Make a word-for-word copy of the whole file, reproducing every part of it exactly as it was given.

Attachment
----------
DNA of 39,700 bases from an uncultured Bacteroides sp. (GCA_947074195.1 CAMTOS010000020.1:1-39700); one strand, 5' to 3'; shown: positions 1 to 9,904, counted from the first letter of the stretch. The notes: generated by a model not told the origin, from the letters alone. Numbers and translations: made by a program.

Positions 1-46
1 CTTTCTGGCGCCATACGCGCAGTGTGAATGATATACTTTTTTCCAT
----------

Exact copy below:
DNA of 39,700 bases from an uncultured Bacteroides sp. (GCA_947074195.1 CAMTOS010000020.1:1-39700); one strand, 5' to 3'; shown: positions 1 to 9,904, counted from the first letter of the stretch. The notes: generated by a model not told the origin, from the letters alone. Numbers and translations: made by a program.

Positions 1-46
1 CTTTCTGGCGCCATACGCGCAGTGTGAATGATATACTTTTTTCCAT